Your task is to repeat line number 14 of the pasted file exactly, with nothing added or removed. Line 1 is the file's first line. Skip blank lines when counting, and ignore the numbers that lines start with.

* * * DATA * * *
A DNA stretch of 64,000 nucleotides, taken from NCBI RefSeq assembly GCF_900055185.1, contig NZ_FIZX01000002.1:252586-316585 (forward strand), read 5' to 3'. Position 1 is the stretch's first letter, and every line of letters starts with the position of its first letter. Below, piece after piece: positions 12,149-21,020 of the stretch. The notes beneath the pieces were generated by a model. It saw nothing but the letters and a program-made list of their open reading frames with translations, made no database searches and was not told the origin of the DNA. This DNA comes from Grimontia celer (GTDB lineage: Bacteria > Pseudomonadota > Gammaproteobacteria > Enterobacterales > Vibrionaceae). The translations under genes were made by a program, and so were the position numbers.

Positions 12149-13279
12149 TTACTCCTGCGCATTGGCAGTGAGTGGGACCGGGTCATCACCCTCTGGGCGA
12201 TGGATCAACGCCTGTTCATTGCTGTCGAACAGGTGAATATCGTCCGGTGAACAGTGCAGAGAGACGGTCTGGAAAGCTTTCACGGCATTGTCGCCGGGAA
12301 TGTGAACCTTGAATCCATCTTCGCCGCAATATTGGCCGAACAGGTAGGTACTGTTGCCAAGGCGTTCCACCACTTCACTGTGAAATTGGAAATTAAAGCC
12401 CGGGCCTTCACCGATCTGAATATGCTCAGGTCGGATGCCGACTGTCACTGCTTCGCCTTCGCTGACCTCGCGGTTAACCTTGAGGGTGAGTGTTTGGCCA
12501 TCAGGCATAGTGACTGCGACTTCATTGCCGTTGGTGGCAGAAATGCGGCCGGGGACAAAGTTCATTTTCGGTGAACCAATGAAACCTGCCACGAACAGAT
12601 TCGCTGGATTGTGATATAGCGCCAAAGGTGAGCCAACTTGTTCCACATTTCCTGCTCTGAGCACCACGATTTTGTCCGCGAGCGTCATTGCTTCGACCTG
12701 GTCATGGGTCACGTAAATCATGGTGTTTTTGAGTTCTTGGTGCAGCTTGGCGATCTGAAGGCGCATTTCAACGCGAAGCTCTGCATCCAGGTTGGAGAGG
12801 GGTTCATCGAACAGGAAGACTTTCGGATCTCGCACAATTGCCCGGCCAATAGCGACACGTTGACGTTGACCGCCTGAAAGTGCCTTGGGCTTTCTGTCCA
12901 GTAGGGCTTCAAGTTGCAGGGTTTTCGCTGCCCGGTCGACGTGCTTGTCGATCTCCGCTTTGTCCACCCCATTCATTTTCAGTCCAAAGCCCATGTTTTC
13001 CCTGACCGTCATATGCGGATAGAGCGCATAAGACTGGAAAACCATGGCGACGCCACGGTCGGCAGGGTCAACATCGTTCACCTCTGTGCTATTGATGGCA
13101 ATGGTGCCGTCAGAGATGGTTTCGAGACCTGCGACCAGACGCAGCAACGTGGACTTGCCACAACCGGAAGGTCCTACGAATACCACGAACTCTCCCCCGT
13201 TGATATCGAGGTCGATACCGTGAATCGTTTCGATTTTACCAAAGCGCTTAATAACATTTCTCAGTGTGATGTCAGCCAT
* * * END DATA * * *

13201 TGATATCGAGGTCGATACCGTGAATCGTTTCGATTTTACCAAAGCGCTTAATAACATTTCTCAGTGTGATGTCAGCCAT